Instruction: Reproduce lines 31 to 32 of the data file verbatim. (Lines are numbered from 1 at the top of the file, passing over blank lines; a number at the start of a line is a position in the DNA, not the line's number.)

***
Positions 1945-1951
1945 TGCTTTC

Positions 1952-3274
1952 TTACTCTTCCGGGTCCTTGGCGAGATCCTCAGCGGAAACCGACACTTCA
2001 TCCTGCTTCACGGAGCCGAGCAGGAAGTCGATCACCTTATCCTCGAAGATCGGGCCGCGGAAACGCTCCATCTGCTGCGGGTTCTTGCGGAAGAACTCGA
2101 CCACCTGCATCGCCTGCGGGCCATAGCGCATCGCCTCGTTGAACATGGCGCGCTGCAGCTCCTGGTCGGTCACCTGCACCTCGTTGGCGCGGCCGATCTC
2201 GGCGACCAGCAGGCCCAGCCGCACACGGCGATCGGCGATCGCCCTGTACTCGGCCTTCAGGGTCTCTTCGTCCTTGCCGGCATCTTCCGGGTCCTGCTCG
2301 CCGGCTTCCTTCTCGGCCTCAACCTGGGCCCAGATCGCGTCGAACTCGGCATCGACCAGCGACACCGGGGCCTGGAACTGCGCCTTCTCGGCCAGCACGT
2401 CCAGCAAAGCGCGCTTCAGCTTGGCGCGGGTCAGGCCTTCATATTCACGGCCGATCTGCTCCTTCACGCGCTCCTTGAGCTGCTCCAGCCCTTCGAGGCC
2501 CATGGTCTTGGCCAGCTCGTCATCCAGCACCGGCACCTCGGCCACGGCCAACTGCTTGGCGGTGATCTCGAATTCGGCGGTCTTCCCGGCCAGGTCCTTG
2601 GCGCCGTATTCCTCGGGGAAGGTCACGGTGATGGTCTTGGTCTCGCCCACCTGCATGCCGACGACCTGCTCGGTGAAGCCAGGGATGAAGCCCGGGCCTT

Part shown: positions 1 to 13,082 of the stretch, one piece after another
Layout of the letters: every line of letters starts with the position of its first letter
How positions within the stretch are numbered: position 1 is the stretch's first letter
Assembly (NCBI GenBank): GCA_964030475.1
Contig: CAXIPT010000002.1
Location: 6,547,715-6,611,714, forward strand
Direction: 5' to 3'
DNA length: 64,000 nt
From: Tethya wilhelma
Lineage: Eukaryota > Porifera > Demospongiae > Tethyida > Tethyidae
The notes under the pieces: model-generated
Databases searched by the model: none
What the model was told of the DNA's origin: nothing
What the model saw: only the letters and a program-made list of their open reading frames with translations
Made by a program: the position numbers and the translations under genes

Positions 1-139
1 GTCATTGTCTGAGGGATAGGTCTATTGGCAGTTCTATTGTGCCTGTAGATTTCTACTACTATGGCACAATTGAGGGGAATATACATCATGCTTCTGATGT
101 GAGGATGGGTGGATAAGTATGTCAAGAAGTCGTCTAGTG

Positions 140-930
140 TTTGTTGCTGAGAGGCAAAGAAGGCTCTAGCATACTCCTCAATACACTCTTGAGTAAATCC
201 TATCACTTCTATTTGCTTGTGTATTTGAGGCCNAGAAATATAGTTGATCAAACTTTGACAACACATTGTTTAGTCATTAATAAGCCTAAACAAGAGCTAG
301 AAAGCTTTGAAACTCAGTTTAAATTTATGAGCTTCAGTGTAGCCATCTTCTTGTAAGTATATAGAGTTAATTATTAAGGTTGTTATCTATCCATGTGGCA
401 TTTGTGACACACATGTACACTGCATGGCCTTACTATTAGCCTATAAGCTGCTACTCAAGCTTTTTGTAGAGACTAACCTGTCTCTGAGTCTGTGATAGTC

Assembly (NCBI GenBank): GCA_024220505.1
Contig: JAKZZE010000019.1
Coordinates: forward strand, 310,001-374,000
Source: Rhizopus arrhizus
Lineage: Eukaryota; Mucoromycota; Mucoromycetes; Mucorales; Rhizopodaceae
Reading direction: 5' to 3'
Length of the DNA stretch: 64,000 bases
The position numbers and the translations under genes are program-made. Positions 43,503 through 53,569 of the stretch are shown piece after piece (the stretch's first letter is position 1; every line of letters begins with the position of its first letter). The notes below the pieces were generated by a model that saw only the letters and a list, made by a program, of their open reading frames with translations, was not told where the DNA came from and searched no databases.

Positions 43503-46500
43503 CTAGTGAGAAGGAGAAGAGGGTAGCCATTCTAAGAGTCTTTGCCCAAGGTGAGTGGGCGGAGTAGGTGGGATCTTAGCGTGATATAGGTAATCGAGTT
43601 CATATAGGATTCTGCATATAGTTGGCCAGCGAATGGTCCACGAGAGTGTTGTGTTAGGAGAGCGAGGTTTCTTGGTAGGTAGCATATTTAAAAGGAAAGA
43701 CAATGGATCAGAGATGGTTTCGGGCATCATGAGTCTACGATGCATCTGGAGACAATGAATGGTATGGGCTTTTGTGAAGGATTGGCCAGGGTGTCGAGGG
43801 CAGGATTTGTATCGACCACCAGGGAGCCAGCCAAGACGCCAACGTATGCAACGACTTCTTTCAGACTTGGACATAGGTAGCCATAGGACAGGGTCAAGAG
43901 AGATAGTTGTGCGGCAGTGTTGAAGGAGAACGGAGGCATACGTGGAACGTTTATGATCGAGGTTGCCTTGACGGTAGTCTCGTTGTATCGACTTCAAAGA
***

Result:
140 TTTGTTGCTGAGAGGCAAAGAAGGCTCTAGCATACTCCTCAATACACTCTTGAGTAAATCC
201 TATCACTTCTATTTGCTTGTGTATTTGAGGCCNAGAAATATAGTTGATCAAACTTTGACAACACATTGTTTAGTCATTAATAAGCCTAAACAAGAGCTAG